Previous posts have focused on the FDA’s actions regarding drugs to treat obesity or drugs which can cause weight gain. But what about all the other prescription drugs which are used by persons who are overweight or obese? Are they tested in this population? Do physicians have adequate information to understand how to adjust dosages? Are they effective in larger bodies? Are they safe?
The authors, all from the Food and Drug Administration, looked hard at this issue and have come up with some disturbing but important findings.
They note at the outset that the physiological properties of persons with obesity differs from that on the non-obese population in several aspects. “Obesity as a disease state,” report the authors, “ is also associated with changes in plasma protein constituents; decreases in tissue perfusion and increases in adipose tissue mass, lean body mass, cardiac output, and splanchnic blood flow, as compared with normal weight individuals.” These changes can alter how the body processes drugs, via absorption, distribution, metabolism and excretion.
The authors looked at three sources: FDA regulatory guidances, a survey of labels of approved new Molecular Entities (NMEs) from 2004-2010 and a survey of drug product labels in the Physician’s Desk Reference (PDR), a widely used reference book for physicians.
Looking at the regulatory guidances, they found “only a few regulatory guidances/guidelines for medical product development recommend the inclusion of obese persons or analysis of the impact of obesity in drug development.”
Regarding, the labels of New Molecular Entities, they found, “ Among the product labels of the 137 NMEs approved between 2004 and 2010, there was no meaningful efficacy and safety information in the clinical trial sections of the labels with respect to obese patients, except in two of the labels.”
Regarding the PDR, they found 72 drugs had obesity as a key word. For 44 drugs, obesity was described as a risk factor for cardiovascular adverse events and metabolic disorders such as lactic acidosis and diabetes. “In particular,” they note, “regarding cardiovascular adverse events, many drug labels did not make clear whether obesity was merely a risk factor per se or whether is should be considered a risk factor related to the specific drug product. In addition, obesity was labeled as a risk factor in many drug products, simply because the warning was cacommon to a class or a combination of products.”
A somewhat surprising finding was that obesity was not listed as a specific inclusion/exclusion criteria in many pivotal clinical trials supporting applications for drug approvals. Most patients were in class I obesity with fewer in class II and almost none in Class II. The mean weight of subjects in these clinical trials was closer to 80kg than 70kg which had been the standard weight of adults in drug development and closer to the mean adult body weight in the U.S. (81.5kg or 179.7 lbs) Nevertheless, the trials “have not been including sufficient numbers of patients in the different categories of obesity. Therefore, unless more patients with different categories of obesity are included in drug development, identifying the optimal drug dosages in obese patients will remain a challenge.” They state, “In conclusion, we found from our drug product labeling survey that specific dose adjustment was seldom recommended for obese patients. Where mentioned, this adjustment was often only an extrapolation of dose scaling based on the results of clinical trials conducted without obese patients.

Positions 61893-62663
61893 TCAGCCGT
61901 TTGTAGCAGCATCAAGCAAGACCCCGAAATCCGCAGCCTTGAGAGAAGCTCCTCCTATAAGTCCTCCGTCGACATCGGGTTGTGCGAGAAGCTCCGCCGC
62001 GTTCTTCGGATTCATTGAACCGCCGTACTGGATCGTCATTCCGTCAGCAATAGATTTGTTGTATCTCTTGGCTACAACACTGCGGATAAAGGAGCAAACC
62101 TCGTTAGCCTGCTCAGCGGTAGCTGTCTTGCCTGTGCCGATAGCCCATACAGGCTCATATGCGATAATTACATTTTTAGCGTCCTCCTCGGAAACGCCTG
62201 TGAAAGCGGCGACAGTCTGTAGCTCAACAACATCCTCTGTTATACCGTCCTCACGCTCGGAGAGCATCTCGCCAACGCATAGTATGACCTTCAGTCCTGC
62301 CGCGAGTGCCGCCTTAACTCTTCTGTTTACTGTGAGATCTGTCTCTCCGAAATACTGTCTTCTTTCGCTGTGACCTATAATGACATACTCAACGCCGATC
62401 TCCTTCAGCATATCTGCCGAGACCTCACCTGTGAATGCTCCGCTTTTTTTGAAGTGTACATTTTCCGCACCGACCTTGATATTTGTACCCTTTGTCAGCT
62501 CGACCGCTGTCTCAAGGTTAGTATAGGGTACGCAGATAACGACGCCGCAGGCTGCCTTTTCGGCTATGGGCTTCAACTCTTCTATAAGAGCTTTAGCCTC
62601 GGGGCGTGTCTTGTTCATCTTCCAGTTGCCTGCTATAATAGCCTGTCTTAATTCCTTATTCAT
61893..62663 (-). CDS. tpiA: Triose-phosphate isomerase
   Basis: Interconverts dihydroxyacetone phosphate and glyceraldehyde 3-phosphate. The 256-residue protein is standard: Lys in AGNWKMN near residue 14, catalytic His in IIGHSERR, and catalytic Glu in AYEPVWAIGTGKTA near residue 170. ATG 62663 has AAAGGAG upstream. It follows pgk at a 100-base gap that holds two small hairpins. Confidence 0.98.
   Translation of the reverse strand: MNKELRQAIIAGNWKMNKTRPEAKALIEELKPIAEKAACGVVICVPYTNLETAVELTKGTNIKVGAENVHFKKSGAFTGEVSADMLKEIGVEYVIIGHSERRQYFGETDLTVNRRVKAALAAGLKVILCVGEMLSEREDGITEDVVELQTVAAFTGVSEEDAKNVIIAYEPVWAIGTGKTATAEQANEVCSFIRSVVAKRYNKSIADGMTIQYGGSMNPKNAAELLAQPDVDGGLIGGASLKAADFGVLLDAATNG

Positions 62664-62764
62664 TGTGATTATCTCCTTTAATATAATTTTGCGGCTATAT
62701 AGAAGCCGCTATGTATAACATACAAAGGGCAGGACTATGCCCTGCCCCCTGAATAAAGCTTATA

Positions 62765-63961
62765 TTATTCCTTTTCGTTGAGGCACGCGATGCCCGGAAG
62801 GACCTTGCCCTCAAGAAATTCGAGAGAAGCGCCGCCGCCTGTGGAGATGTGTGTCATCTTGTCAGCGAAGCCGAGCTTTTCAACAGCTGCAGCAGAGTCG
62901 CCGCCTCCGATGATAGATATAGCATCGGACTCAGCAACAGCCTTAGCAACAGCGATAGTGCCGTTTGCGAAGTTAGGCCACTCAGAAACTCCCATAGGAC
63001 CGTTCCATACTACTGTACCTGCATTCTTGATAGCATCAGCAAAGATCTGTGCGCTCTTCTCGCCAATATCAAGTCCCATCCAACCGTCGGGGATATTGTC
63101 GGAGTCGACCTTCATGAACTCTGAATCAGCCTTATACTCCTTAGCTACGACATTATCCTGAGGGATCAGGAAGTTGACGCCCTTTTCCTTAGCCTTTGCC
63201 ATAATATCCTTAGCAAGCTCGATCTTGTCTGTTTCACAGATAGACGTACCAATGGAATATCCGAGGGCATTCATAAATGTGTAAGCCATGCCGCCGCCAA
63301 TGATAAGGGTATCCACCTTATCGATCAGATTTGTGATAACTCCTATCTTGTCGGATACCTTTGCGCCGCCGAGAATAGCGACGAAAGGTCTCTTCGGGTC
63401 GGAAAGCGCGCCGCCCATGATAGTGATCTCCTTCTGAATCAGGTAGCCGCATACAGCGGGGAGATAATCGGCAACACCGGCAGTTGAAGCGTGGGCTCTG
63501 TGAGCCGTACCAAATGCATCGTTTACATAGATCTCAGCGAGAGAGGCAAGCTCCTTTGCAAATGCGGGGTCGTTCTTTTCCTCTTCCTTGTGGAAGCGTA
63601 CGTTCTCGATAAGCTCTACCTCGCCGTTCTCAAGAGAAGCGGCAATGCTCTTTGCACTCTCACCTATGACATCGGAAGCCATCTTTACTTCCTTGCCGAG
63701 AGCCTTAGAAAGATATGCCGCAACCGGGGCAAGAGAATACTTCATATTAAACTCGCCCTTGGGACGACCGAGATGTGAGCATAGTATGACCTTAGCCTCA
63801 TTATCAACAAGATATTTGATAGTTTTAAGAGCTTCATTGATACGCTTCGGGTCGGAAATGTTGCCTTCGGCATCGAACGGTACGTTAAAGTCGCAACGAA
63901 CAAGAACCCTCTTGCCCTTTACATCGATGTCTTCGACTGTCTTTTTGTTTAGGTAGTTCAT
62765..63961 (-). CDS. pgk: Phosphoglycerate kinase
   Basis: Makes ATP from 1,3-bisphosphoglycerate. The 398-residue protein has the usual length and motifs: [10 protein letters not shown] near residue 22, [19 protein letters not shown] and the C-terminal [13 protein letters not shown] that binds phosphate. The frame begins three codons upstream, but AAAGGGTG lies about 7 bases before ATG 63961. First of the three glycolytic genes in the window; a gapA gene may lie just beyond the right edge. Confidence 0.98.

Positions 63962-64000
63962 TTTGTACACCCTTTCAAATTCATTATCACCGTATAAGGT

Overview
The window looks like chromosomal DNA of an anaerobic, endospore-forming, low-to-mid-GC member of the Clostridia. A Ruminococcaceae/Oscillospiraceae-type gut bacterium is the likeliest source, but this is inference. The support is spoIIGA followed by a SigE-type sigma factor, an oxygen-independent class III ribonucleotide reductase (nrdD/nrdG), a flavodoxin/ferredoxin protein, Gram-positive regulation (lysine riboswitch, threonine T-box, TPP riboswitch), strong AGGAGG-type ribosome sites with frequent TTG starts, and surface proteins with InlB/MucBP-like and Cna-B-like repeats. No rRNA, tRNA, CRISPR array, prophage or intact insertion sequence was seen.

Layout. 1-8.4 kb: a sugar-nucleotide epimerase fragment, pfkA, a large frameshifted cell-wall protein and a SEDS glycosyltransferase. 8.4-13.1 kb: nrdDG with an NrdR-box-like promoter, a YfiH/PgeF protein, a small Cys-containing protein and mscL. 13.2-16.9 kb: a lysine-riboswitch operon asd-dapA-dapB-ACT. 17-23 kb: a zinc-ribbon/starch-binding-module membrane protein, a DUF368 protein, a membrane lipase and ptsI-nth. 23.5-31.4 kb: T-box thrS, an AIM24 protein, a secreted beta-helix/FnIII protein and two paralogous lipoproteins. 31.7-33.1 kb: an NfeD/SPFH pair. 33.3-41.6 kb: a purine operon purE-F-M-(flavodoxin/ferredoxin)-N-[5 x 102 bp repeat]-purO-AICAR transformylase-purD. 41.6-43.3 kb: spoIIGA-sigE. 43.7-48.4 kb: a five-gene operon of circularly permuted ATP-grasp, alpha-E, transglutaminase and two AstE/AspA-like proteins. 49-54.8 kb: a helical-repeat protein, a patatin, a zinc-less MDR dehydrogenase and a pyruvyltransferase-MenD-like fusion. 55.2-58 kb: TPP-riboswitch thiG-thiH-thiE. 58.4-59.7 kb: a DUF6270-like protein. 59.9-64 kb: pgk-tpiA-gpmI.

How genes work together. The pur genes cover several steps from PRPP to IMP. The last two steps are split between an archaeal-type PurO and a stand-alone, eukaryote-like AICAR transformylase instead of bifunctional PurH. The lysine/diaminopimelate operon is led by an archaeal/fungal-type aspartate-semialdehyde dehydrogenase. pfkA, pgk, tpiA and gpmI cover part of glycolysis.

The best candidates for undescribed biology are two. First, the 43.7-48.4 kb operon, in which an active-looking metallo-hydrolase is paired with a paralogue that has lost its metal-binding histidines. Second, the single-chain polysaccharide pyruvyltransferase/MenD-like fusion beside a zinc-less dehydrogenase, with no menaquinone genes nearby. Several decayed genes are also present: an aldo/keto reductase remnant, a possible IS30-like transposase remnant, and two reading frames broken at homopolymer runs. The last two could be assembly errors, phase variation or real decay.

Specific areas of concern identified by the authors included, oral contraceptives where consistent effectiveness data is lacking even in products approved as recently as 2010 as well as serious safety concerns. “As a disease in itself, obesity is a risk factor for thrombosis. The use of oral contraceptives by obese women further increase risk several-fold. These risk factors should be considered when prescribing oral contraceptives with women with BMI>25kg/m2 .” Other areas of concern are managing postmenopausal issues for women and potential sub-therapeutic doses of anticicorbials.
Their conclusion is especially important. “Although the FDA encourages the enrollment of obese patients in clinical trials so as to collect sufficient information for dosing recommendations, there are few guidances or guidelines recommending active recruitment of obese patients. Meanwhile, there is no evidence that registered trials in support of a drug’s product approval are excluding obese patients. However, the inherent limitation with regard to the numbers of subjects enrolled in different categories of obesity restricts the potential to suggest specific dosing recommendation for obese patients.”
Coming from FDA employees these are pretty strong words. While I have been critical of the FDA, this self-examination (unofficial as it is) is an important contribution to the health of the population. On the other hand, it also connotes a certain neglect of 33% of the population whose poor health status has been well documented for years. It is time for the FDA to take these recommendations to heart and adjust regulatory guidances to include sufficient numbers of persons with obese in various categories to establish safe and effective dosing information. Implications of Obesity for Drug Therapy: Limitati… [Clin Pharmacol Ther. 2011] – PubMed result